Renewal Equation, Second Form:


z (m ) = b (m ) + E z (x X 1 ).

As you will eventually come to appreciate, Renewal Equations crop up all over the place. In many circumstances, the sequence z (m ) is some scalar function of time whose behavior is of some interest; the renewal equation is gotten by conditioning on the value of the first interoc- currence time. In carrying out this conditioning, it is crucial to realize that the sequence S ,S 2 , defined by


S n =S n X 1 =


j =2

X j

is itself a renewal process, independent of X 1 , and with the same interoccurrence time distribu- tion f (x ).

Example 1: The Renewal Measure. The renewal measure is the sequence u (k ) = probability that

there is a renewal at time k . If k = 0, then u (k ) = 1, because in an ordinary renewal process there is always a renewal at time 0. Suppose that k 1: then in order that there be a renewal at k , on

has an occurrence

the event that X 1 = m , it must be the case that the renewal process S ,S 2 , at time k m . Thus, the renewal measure satisfies the Renewal Equation


u (k ) = δ 0 (k) + Eu (k S 1 ),




where δ 0 (·) is the Kronecker delta function. Here is a formal proof:

u (k) =








P{S n = k}

P{S 0 = k} +

P{S n = k}

δ 0 (k) +


P{X 1 = x and S n = k x}

δ 0 (k) +

δ 0 (k)

δ 0 (k)

δ 0 (k)




n=1 x=1

∞ ∞

P{X 1 = x}P{S n = k x}

n=1 x=1



P{S n = k x}




(x)u (k x)


Eu (k X 1 )

The change in the order of summation on the fifth line is justified because all the terms of the double sum are nonnegative.

Example 2: The Total Lifetime Distribution. Let L(m ) be the total lifetime of the component in use at time m . Fix r 1, and set z (m ) = P{L(m ) = r }. Then z satisfies the Renewal Equation (10) with


EXERCISE: Derive this.

b (m ) = f (r )

for m = 0, 1, 2,

= 0

for m r


r 1

2.3. Solution of the Renewal Equation. Consider the Renewal Equation in its second form z (m ) =

b(m)+Ez(m X 1 ) where by convention z (m ) = 0 for all negative values of m . Since the function z (·) appears on the right side as well as on the left, it is possible to resubstitute on the right. This leads to a sequence of equivalent equations:

z(m) =




X 1 )


b(m) + Eb(m

X 1 )

+ Ez(m

X 1 X 2 )


b(m) + Eb(m

X 1 )

+ Eb(m

X 1 X 2 ) + Ez(m X 1 X 2 X 3 )

and so on. After m iterations, there is no further change (because S m+1 > m and z (l ) = 0 for all negative integers l ), and the right side no longer involves z . Thus, it is possible to solve for z in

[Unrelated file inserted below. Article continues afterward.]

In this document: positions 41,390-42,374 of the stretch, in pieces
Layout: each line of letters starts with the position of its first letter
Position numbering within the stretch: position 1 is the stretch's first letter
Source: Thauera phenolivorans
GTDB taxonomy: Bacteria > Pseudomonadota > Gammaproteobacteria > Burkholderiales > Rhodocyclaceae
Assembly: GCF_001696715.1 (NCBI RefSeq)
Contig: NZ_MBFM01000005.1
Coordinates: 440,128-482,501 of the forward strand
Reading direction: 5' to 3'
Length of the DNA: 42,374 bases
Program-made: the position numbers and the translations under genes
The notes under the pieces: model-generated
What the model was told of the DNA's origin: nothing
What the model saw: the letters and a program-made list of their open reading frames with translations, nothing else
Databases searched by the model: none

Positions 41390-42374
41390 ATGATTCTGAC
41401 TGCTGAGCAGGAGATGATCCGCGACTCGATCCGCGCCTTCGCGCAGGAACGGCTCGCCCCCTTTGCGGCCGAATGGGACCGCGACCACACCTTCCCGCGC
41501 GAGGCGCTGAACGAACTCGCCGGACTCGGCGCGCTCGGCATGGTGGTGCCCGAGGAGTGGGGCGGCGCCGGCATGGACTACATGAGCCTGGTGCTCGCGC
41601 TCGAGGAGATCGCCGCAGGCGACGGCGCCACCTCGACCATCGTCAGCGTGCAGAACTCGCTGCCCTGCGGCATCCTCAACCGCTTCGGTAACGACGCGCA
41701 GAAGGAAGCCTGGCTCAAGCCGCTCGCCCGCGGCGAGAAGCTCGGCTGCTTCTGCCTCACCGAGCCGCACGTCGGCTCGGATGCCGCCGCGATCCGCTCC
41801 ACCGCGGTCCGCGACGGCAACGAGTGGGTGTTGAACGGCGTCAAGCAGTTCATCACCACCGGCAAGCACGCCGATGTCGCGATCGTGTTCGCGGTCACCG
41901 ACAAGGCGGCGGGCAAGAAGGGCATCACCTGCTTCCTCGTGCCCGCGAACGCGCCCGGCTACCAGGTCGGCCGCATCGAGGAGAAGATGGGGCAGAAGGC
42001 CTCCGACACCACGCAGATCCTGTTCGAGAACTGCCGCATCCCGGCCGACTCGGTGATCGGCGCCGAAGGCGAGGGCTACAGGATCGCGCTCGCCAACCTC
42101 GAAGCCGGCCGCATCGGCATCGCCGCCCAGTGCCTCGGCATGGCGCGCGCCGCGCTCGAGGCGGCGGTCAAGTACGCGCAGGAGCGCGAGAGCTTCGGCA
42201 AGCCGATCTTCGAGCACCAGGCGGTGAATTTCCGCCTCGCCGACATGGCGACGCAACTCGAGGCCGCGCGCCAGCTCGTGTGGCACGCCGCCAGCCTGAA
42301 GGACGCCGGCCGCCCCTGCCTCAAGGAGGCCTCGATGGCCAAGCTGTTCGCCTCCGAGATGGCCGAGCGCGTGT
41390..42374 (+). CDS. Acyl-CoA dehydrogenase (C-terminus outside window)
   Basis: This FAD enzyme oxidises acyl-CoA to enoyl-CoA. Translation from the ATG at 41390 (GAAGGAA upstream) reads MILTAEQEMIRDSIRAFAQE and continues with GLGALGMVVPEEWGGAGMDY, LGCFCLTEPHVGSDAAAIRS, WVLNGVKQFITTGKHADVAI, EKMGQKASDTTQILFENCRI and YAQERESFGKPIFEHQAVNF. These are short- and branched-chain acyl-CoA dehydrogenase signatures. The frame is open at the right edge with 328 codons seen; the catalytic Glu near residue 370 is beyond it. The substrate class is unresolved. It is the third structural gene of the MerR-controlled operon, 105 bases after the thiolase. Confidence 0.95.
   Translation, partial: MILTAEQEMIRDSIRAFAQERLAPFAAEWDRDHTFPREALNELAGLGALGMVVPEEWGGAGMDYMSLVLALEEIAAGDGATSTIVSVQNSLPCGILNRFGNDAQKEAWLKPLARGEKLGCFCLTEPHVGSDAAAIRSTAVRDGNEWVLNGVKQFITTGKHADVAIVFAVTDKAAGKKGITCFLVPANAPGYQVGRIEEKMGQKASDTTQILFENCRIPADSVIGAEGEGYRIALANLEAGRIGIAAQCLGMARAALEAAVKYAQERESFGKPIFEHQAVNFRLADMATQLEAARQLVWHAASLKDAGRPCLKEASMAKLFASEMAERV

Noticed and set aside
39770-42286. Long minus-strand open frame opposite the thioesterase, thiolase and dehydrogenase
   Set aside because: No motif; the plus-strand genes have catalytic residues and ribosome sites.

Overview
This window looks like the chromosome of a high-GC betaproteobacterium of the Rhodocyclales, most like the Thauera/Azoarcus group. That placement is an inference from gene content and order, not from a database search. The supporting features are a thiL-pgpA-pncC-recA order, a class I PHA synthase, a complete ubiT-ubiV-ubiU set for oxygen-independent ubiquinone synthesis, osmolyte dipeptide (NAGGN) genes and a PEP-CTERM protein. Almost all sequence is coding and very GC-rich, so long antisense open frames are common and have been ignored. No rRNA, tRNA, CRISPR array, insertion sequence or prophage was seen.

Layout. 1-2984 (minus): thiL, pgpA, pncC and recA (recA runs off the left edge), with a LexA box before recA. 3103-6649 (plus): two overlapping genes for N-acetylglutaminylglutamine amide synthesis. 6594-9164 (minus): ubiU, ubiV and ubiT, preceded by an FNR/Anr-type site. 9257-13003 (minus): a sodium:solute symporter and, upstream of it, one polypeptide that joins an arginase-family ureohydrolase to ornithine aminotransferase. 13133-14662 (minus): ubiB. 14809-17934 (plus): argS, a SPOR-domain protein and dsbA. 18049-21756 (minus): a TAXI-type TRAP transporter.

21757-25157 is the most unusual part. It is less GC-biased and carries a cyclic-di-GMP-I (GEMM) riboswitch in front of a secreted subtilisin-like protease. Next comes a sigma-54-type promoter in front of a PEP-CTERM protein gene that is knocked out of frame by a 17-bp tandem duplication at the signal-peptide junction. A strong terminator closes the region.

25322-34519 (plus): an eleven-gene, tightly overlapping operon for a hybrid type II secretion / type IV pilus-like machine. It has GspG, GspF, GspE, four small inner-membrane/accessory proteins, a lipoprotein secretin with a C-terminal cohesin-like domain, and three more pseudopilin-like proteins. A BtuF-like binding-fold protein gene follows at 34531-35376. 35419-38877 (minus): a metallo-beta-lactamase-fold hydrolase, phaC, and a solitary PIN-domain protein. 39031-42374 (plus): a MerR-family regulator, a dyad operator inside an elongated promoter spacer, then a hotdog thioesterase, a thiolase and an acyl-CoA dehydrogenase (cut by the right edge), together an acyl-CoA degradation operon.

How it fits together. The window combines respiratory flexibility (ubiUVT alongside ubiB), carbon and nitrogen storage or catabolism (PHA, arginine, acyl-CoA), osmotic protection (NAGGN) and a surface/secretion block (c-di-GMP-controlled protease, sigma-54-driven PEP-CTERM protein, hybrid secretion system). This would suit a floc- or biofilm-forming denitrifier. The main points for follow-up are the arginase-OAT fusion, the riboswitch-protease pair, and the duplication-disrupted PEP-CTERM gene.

terms of the sequences b and p :

z(m) =



S n )



∞ ∞

n=0 x=0

x=0 n=0

b(m x)P{S n = x}

b(m x)P{S n = x}

= b(m x)u (x).


Note that only finitely many terms in the series are nonzero, so the interchange of summations is justified. Thus, the solution to the Renewal Equation is the convolution of the sequence b (m ) with the renewal measure:


z(m) =


b(m x)u (x)

2.4. The Key Renewal Theorem. The formula (13) and the Feller-Erdös-Pollard theorem now combine to give the asymptotic behavior (as m → ∞) of the solution z .

Key Renewal Theorem (Lattice Case) . Let z (m ) be the solution to the Renewal Equation (10). If the sequence b (m ) is absolutely summable, then


z(m) = µ 1





Proof. The formula (13) may be rewritten as


z (m ) =


b(k)u (m k)

For each fixed k , the sequence u (m k ) µ 1 as m → ∞, by the Feller-Erdös-Pollard theorem.

Thus, as m → ∞, the k th term of the series (15) converges to b (k ). Moreover, because u (m k ) 1, the k th term is bounded in absolute value by |b (k )|. By hypothesis, this sequence is summable, so the Dominated Convergence Theorem implies that the series converges as m → ∞

to the right side of (14).

Example 4: Limiting Residual Lifetime Distribution. Recall that the sequence z (m ) = P{R(k ) = r } satisfies the Renewal Equation (??), which reduces to (10) with b (m ) = f (m +r ). The sequence b (m ) is summable, because µ = E X 1 < (explain this). Therefore, the Key Renewal Theorem implies that for each r = 1, 2, 3, ,


P{R(m) = r} = µ 1




f (k + r ) = µ 1 P{X 1 r}.

Notice that this is exactly the same limiting distribution as for A(m )+ 1, where A(m ) is the age of the component in use at time m (compare equation (??)).



Example 5: Limiting Total Lifetime Distribution. Recall (Example 3 above) that the sequence z (m ) = P {L(m ) = r } satisfies the Renewal Equation (10) with b (m ) defined by (12). Only finitely many terms of the sequence b (m ) are nonzero, and so the summability hypothesis of the Key Renewal Theorem is satisfied. Since k0 b (m ) = r f (r ), it follows from (14) that

Corollary 1.


P{L(m ) = r } = r f (r ).




3.1. Generating Functions. The Renewal Theorem tells us how the age and residual lifetime distributions behave at large times, and similarly the Key Renewal Theorem tells us how the solution of a renewal equation behaves at infinity. In certain cases, exact calculations can be done. These are usually done using generating functions.

Definition 1. The generating function of a sequence {a n } n0 of real (or complex) numbers is the function A(z ) defined by the power series